Anne Sexton’s “Cinderella” Analysis

Introduction

Many people take pleasure from reading fairy tales, whose endings are normally happy and which depict the triumph of “the good” over “the evil”. Anne Sexton is among the writers, who have a non-traditional vision of fairy-tales, as she creates her own interpretations of fantasy narratives. As Sexton is a contemporary writer, she incorporates the components of modern reality into her works. Moreover, in her interpretation of “Cinderella”, Sexton deconstructs the true meaning of the fairy tales, boldly mocking the conventional patterns of marriage and family and challenging with her sarcasm the commonly shared belief in the possibility of interclass marriage. Her “Cinderella” also valuable in the social context, due to the fact that the author actually reviews and updates social values so that they are more similar to the current situation in society. In the historical context, the differences between the classical “Cinderella” and her interpretation reflect the discrepancies between the pre-industrial and industrial society.

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Main body

As the literary work can be described through a number of perspectives, it is possible to identify many characteristics of Sexton’s “Cinderella”. The present paper focuses on three qualities: first, the use of humor and irony for the purpose of adjusting the tale to the present-day society; secondly, the de-construction of conventions, associated with the magical world and thirdly, negative transformation of feminine life patterns and family values.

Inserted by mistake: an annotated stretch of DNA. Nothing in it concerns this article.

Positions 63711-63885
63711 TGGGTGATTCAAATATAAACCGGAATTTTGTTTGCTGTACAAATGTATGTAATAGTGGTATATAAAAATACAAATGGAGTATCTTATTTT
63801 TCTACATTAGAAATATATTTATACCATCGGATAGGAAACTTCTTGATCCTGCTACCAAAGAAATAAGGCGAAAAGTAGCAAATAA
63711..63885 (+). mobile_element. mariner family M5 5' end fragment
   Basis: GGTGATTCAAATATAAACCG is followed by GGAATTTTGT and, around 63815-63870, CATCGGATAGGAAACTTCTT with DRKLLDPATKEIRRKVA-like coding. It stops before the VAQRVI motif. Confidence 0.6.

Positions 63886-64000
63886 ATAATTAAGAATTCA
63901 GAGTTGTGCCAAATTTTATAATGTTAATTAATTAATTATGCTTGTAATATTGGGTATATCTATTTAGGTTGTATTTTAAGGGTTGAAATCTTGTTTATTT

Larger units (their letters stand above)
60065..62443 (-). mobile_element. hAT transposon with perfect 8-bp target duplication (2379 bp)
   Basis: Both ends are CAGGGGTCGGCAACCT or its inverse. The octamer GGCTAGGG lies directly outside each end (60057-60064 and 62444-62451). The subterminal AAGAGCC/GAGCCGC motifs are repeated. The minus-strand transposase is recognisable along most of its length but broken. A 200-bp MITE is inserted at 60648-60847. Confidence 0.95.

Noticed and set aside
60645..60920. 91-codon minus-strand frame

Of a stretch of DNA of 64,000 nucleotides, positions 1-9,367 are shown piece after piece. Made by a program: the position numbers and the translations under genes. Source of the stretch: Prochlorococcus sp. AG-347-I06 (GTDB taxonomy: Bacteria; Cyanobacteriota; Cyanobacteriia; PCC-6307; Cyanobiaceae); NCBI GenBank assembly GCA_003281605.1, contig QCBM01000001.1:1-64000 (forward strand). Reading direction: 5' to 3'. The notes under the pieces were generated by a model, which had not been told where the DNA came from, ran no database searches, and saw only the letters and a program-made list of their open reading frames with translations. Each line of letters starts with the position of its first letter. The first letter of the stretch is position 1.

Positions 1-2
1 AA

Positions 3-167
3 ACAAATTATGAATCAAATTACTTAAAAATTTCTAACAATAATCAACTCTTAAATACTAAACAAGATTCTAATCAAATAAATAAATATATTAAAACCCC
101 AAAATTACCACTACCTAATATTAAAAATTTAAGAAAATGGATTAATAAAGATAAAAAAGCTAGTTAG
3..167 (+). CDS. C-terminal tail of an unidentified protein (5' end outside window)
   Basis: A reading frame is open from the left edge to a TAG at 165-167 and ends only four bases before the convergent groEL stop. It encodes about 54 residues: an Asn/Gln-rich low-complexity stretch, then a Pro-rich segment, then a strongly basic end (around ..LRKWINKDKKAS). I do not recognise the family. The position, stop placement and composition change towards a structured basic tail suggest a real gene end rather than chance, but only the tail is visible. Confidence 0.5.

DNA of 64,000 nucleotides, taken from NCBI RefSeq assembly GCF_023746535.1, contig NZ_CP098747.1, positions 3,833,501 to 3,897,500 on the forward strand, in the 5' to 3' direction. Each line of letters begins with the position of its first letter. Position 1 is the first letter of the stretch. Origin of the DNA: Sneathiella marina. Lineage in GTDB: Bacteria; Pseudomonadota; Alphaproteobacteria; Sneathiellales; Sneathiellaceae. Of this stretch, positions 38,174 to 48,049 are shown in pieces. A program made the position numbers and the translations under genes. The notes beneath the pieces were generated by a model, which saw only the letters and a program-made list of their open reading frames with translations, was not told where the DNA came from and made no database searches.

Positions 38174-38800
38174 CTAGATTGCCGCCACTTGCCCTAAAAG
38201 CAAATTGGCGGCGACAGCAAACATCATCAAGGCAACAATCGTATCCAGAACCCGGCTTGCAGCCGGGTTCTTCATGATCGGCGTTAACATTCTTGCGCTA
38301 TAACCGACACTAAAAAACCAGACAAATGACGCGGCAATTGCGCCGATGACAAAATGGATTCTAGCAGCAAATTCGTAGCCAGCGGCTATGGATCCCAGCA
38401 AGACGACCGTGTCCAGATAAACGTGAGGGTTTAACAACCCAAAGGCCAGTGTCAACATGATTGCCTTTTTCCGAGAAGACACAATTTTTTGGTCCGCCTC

Humor appears to be a powerful tool of breaking the final hope that the fantastic plot of “Cinderella” applies to the modern realities. Since the very beginning, the author shows the implausibility of the events of the fantasy narrative: “You always read about it:/ the plumber with the twelve children/ who wins the Irish Sweepstakes./ From toilets to riches./That story” (Sexton, lines 1-5). By putting this and similar newspaper stories in the introduction, the author disclaims the “credibility” of the fairy tale, reducing the plot ad absurdum. Furthermore, when portraying Cinderella’s family, she notes: “The man took another wife, who had/ two daughters, pretty enough/ but with hearts like blackjack” (Sexton, lines 27-29). This comparison is quite funny and unexpected by itself, as human heart and personality are barely comparable to the primitive arm; moreover, it doesn’t actually fit into the tragic moment in the protagonist’s life: several lines above, Saxton states that she has just lost her mother and, further, discusses the ways she is mistreated. In this case, humor indicates that her fate should not be taken seriously, as the happy ending is guaranteed anyway. Furthermore, Sexton refers to the royal balls as “marriage market” (Sexton, line 42). S. Attardo is also consistent with the view that irony is used destroy the “fairy reality” and adds that the actual tool Sexton uses is contrasts. In fact, the writer obviously juxtaposes “toilets” to “riches” and “diapers” to “Dior”: “In the real world, diapers and toilets are a necessary, if often unpleasant, reality. In the world of the fairy tale, however, there is rarely any mention of bodily functions” (Attardo, p.135). A.Ostriker also underlines that humor is used to show the absurd of the conventional happy ending, as it is barely possible to eliminate all physiological aspects like diapers and familial strains like conflicts and misunderstandings, Cinderella, who seems to have a “bad luck” at the beginning, nevertheless manages to create a “vacuum family” fully protected from all external influences including death (Ostriker, p.269).